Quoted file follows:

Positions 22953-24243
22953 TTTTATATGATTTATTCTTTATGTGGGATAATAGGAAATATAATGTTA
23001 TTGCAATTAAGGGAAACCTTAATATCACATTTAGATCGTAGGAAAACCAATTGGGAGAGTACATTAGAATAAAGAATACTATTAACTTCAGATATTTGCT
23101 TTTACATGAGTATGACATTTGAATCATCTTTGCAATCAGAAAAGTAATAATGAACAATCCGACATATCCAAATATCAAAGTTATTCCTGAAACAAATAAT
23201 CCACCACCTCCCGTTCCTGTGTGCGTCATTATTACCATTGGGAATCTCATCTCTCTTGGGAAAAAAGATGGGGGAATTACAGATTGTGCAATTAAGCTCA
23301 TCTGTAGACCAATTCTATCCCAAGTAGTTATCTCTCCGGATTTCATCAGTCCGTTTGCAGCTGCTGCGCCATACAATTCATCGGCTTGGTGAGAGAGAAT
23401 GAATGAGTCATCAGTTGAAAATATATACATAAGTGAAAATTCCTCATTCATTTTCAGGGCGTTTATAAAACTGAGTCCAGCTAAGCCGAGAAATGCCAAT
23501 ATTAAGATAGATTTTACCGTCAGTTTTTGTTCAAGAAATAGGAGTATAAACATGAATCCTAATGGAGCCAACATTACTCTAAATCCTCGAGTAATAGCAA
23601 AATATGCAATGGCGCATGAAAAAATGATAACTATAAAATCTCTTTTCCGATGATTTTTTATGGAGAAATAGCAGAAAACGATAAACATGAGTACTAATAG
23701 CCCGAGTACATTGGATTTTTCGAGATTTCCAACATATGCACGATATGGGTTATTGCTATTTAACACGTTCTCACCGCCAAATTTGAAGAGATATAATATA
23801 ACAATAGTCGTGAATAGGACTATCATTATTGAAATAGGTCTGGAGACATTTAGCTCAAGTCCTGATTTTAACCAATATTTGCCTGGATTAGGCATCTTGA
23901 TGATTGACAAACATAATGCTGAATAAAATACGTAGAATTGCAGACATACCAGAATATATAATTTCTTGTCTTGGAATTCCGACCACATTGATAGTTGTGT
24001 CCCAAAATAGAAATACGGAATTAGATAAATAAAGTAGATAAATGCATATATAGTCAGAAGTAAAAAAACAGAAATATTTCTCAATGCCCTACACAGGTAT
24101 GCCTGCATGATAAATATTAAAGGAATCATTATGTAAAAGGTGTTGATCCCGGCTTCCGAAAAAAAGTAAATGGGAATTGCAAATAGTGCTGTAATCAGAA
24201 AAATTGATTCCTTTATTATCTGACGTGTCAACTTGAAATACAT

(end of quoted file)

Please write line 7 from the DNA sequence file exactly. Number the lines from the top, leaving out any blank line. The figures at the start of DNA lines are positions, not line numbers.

23401 GAATGAGTCATCAGTTGAAAATATATACATAAGTGAAAATTCCTCATTCATTTTCAGGGCGTTTATAAAACTGAGTCCAGCTAAGCCGAGAAATGCCAAT